“The Hateful Eight” is Quentin Tarantino’s eighth film, and his first true western, after exploring the genre’s themes in several of his previous movies, most notably “Kill Bill.” Unfortunately, the normally intriguing filmmaker fails to conjure up any of the excitement this genre uses brings, giving us instead an overlong (even by Tarantino standards), overly dull film populated with characters who are only mildly interesting at best.
Tarantino deserves credit, however, for the ambitious nature of the film. Set in snowy Wyoming sometime after the Civil War, “The Hateful Eight” follows a group of people stuck in a boarding house one winter night, and explores the tensions between them. There’s bounty hunter Marquis Warren (Samuel L. Jackson), who hitches a ride with fellow bounty hunter John Ruth (Kurt Russell), who is transporting fugitive Daisy Domergue (Jennifer Jason Leigh, who is nominated for an Oscar for her performance). They are soon joined by Chris Mannix (Walton Goggins), who claims to be the new sheriff of Red Rock, the town they are heading toward. This whole sequence of just getting to the house where most of the action occurs reveals some of the film’s flaws very early on. It drags on for much too long, with most of the dull and meaningless conversation involving Ruth interrogating his guests while he decides whether or not to let them share his wagon.
But eventually we do get to the lodge, where we meet the rest of the gang. There’s Bob (Demian Bichir), a Mexican who claims he was left in charge of the lodge while the owner is off visiting her mother; Oswaldo Mobray (Tim Roth), the hangman of Red Rock; Joe Gage (Michael Madsen), a quiet cowboy who claims to be heading home to see his mother; and the cranky, aging former Confederate General Sanford Smithers (Bruce Dern).
The film builds slowly—very, very slowly—from there. Don’t expect much action in this half of the movie, which is primarily dialogue-driven. Not that that’s a bad thing when handled correctly. And normally, Tarantino’s dialogue is sharp and engaging. He does use the tensions among the characters to explore the racial and political tensions of the time, many of which are just as relevant to today’s society—this is especially evident in the confrontation between Warren and Smithers. But the dialogue is flat and uninteresting. Often it feels like it should be going somewhere, we just don’t know where. Even as the film progresses and more information is fed to the audience as to what is happening, it’s difficult to work up any excitement over it.
Perhaps most of the problems lies with the fact that there are absolutely no likeable characters in the film—not that that’s much of a surprise, given the film’s title. Tarantino does make an admirable attempt to craft a story using only character with zero redeeming qualities. In a way, it harkens back to “Reservoir Dogs,” the film that made him popular with audiences (similarly, that movie was also set primarily in one room). As the story unfolds, each character is revealed to be even more despicable than previously thought, regardless of their background. But it is very hard to be emotionally invested in a story when you don’t care about any of the characters; it is possible to make an audience care about the bad guys, but this movie fails to do that.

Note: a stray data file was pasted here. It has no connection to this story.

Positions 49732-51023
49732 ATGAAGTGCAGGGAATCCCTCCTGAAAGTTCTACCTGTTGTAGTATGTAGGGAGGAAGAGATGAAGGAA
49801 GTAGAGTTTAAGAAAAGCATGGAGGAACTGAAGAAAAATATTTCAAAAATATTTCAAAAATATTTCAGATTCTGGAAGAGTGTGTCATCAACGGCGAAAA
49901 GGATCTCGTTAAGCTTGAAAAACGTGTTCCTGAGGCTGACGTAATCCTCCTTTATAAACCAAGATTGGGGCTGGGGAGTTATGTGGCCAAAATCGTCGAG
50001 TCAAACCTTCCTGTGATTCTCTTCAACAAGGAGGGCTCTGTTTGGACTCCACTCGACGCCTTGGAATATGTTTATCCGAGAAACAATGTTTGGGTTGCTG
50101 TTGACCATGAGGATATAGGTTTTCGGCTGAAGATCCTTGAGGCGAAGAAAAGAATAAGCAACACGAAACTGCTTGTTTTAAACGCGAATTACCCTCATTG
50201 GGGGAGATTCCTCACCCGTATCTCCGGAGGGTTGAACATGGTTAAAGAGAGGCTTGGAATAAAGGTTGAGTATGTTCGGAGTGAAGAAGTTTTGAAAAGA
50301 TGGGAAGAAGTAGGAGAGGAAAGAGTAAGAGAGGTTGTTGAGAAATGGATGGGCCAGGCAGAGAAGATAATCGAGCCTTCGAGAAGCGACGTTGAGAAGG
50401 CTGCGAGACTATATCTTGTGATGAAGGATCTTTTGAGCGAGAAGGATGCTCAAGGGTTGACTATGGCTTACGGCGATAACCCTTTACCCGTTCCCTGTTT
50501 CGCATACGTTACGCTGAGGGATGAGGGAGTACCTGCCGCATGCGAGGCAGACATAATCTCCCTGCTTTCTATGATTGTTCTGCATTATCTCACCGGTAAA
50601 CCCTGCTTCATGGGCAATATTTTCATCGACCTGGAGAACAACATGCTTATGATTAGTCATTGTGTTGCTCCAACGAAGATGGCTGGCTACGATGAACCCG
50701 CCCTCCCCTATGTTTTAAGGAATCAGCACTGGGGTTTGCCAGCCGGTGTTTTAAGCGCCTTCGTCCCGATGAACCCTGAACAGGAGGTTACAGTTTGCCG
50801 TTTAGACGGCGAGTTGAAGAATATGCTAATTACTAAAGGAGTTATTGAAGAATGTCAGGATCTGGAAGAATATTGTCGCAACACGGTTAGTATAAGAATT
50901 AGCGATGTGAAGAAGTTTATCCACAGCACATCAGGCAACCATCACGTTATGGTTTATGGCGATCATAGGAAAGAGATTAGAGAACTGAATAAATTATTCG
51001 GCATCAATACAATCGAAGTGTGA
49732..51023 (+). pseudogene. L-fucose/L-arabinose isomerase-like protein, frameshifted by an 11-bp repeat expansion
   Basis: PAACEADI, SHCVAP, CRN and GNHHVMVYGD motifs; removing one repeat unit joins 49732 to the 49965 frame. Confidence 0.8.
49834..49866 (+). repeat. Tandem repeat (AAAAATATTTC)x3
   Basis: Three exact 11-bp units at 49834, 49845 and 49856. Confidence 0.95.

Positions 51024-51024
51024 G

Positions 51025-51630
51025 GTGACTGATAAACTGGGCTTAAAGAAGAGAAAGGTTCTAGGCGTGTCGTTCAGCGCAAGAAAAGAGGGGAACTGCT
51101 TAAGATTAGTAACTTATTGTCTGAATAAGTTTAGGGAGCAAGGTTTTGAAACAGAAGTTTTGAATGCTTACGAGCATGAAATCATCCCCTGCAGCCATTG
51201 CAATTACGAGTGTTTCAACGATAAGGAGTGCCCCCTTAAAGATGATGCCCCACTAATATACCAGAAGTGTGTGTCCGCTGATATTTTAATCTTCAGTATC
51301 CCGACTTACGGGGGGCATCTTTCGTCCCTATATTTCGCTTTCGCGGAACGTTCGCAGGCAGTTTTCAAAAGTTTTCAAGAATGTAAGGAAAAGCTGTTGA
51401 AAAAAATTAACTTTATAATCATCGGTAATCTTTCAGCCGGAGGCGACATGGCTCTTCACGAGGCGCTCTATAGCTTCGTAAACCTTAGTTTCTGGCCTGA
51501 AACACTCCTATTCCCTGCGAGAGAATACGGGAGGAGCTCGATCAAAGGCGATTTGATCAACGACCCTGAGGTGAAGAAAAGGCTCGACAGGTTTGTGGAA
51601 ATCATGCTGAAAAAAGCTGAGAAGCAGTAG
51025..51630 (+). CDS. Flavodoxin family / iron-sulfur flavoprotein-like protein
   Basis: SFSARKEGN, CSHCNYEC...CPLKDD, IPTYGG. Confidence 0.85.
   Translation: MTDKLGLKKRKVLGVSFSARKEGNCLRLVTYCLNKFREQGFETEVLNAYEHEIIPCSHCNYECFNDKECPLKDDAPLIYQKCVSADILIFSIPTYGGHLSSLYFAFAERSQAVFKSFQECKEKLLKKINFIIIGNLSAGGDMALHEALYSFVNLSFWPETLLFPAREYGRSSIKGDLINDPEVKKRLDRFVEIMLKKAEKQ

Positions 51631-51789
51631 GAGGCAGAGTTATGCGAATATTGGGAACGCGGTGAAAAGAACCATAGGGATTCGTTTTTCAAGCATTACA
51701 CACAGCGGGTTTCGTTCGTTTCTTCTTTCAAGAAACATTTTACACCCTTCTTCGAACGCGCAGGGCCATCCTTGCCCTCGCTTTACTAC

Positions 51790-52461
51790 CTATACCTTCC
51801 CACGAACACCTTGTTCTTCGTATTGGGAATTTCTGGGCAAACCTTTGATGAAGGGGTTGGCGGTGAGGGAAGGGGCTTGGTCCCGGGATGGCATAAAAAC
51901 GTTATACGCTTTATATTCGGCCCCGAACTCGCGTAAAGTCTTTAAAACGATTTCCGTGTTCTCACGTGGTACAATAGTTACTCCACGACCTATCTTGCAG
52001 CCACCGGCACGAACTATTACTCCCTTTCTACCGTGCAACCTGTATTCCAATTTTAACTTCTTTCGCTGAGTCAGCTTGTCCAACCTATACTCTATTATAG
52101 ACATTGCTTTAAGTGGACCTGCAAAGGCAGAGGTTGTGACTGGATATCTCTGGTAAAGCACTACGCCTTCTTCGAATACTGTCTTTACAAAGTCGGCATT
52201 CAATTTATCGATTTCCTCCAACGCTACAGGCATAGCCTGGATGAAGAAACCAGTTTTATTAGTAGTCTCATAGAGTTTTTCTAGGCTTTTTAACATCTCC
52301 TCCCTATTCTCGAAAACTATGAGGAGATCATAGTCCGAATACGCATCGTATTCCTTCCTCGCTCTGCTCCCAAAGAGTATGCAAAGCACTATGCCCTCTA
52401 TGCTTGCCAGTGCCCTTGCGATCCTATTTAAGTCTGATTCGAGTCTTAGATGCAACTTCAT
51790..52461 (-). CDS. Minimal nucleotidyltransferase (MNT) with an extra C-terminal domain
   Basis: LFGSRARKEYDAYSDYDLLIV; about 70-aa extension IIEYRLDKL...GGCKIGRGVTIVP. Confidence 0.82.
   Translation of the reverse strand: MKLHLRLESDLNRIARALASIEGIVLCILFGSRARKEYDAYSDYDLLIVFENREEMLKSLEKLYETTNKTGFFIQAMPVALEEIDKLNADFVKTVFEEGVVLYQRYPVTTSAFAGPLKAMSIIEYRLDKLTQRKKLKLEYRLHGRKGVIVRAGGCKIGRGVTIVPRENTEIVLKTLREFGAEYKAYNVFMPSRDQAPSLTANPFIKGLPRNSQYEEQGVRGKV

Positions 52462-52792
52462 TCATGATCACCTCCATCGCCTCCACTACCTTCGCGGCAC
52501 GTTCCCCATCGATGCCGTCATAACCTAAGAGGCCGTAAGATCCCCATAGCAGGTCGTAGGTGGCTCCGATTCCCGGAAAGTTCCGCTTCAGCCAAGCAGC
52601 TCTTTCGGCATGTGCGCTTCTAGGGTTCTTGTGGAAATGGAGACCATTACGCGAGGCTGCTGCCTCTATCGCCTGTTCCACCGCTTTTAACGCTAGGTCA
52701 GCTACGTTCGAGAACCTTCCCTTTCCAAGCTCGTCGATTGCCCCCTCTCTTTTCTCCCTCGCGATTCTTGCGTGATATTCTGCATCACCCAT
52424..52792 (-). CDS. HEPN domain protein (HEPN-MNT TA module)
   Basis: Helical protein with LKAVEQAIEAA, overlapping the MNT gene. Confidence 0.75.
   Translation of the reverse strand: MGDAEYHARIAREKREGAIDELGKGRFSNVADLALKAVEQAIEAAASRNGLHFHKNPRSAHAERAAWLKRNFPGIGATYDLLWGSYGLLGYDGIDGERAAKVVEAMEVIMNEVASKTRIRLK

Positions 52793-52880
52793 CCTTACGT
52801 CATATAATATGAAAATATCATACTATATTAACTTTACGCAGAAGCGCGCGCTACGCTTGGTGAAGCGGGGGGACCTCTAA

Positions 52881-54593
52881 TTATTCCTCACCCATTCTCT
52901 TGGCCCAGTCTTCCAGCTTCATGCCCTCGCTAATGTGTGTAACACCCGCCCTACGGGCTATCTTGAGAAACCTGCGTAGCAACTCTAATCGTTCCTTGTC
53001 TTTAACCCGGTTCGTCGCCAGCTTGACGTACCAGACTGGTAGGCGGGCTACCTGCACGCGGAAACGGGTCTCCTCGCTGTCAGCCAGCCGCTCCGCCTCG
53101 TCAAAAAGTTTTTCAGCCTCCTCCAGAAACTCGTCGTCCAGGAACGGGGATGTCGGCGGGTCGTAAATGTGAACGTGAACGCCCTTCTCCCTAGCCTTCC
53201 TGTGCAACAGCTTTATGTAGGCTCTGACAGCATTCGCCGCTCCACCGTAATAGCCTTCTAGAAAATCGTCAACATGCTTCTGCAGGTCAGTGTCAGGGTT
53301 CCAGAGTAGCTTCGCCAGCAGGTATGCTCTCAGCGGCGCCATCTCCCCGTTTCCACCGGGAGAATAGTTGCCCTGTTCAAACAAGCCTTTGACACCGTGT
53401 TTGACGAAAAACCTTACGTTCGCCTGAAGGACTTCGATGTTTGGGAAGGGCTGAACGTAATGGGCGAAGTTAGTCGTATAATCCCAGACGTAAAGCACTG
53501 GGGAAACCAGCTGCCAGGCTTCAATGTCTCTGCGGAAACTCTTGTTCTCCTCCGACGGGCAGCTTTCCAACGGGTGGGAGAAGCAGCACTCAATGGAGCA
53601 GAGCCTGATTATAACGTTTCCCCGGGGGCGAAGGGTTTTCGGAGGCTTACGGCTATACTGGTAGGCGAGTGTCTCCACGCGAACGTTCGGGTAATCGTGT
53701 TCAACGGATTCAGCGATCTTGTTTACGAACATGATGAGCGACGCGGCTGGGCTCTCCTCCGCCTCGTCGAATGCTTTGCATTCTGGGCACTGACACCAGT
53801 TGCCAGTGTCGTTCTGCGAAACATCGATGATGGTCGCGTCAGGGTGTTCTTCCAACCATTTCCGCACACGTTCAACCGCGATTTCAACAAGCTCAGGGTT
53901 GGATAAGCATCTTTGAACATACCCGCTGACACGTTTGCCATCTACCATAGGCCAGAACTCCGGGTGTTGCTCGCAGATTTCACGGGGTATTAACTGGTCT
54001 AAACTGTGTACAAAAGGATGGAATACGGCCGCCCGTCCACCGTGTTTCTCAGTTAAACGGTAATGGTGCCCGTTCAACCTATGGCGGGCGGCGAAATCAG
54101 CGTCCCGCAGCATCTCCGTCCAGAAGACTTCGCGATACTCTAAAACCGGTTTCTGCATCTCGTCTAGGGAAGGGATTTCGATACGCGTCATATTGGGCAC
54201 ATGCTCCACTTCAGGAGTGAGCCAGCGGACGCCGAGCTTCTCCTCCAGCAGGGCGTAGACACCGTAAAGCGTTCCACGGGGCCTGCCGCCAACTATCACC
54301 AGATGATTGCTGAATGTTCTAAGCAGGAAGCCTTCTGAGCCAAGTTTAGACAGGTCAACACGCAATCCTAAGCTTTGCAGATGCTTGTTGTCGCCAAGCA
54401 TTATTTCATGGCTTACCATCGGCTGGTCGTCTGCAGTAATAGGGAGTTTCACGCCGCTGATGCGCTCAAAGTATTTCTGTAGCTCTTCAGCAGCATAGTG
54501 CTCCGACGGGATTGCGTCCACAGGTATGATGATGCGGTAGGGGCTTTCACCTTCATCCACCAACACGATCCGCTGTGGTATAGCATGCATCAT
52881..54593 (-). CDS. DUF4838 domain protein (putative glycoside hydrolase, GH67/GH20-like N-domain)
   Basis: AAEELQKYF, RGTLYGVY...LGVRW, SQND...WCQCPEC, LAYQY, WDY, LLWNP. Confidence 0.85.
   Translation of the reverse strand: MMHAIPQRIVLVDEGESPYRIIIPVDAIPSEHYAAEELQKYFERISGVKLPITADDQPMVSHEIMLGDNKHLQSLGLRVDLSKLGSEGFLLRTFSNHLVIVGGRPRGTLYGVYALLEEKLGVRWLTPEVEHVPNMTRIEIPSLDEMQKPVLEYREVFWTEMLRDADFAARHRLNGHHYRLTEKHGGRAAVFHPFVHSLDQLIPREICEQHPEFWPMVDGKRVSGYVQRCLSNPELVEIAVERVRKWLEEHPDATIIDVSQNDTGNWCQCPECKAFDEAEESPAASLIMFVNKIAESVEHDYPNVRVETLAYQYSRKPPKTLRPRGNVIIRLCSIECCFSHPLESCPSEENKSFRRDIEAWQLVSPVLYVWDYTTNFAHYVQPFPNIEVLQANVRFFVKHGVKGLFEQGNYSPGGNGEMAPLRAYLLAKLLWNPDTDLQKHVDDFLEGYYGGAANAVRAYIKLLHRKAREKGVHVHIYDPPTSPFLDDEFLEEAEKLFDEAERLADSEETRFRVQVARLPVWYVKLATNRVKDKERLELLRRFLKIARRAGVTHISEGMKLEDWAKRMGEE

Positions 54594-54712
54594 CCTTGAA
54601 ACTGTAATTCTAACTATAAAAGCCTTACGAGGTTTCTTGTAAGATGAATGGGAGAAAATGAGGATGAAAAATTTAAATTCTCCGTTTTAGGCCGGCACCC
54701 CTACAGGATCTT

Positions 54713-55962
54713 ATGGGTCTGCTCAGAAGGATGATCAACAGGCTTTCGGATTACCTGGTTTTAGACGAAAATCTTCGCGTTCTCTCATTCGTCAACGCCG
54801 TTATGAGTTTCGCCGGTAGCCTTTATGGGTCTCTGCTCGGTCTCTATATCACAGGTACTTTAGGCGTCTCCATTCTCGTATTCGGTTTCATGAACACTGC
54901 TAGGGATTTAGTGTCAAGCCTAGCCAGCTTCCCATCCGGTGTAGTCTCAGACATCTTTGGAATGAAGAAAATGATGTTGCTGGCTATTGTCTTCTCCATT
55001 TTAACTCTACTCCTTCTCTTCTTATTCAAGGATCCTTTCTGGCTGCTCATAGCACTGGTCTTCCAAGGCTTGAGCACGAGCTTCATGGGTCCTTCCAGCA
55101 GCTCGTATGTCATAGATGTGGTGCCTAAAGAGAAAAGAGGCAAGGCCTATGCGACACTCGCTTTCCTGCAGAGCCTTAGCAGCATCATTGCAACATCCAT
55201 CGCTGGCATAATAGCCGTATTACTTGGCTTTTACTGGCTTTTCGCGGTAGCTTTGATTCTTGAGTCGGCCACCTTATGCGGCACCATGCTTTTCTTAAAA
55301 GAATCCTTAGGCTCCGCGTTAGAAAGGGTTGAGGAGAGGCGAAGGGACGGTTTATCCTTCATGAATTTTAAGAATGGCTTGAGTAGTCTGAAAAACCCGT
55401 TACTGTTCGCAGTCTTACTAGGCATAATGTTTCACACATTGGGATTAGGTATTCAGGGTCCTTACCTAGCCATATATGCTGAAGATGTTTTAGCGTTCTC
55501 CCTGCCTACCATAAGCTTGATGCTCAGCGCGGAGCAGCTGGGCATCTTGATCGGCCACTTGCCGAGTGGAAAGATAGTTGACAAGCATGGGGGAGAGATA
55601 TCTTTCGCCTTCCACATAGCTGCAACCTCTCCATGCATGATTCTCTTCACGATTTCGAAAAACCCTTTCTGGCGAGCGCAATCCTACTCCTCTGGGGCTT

The film does go from zero to 60 in the second half, however, with the kind of all-out bloodbath that Tarantino does best. The story takes on a sort of murder-mystery turn as the film backtracks to explain some things that happened previously. At that point things are finally interesting, but it’s too little too late.
Outside of the story, the rest of the film is a bit of a mess as well. It’s a great looking movie (it’s cinematography is nominated for an Oscar), but Tarantino’s use of 70mm Panavision film is puzzling given that, outside of a few outdoor landscapes toward the beginning, the majority of the film takes place inside, in one room. Legendary composer Ennio Morricone, who hadn’t scored a western in over thirty years, created the music for “The Hateful Eight” (for which he received his sixth Oscar nomination). His score is epic and gorgeous, but it often doesn’t fit with the narrative, which is far from epic. For example, in one scene the music swells ominously as two characters perform the mundane task of stringing a rope from the lodge to the outhouse. It just feels odd.
“The Hateful Eight” is Tarantino’s least edgy film to date. It isn’t clever, it isn’t interesting, and it largely wastes its talented cast and crew as it meanders through some sort of vague plot. Tarantino is known for taking his time telling his stories. Let’s just hope that with his next film, it’s a story worth telling.
Runtime: 167 minutes (187 minutes for the 70mm cut with overture and intermission). Rated R for strong bloody violence, a scene of violent sexual content, language and some graphic nudity.
Academy Award nominations for “The Hateful Eight”:
· Actress in a Supporting Role: Jennifer Jason Leigh
· Music, Original Score
Check out showtimes for this movie and more at the following St. Louis-area theaters:
- Wehrenberg Theatres
- AMC Theatres
- Regal Movie Theatres
- Galleria 6
- Chase Park Plaza
- Moolah Theatre
- Hi-Pointe Theatre
- St. Andrews Cinema
- Plaza Frontenac Cinema
- Tivoli Theatre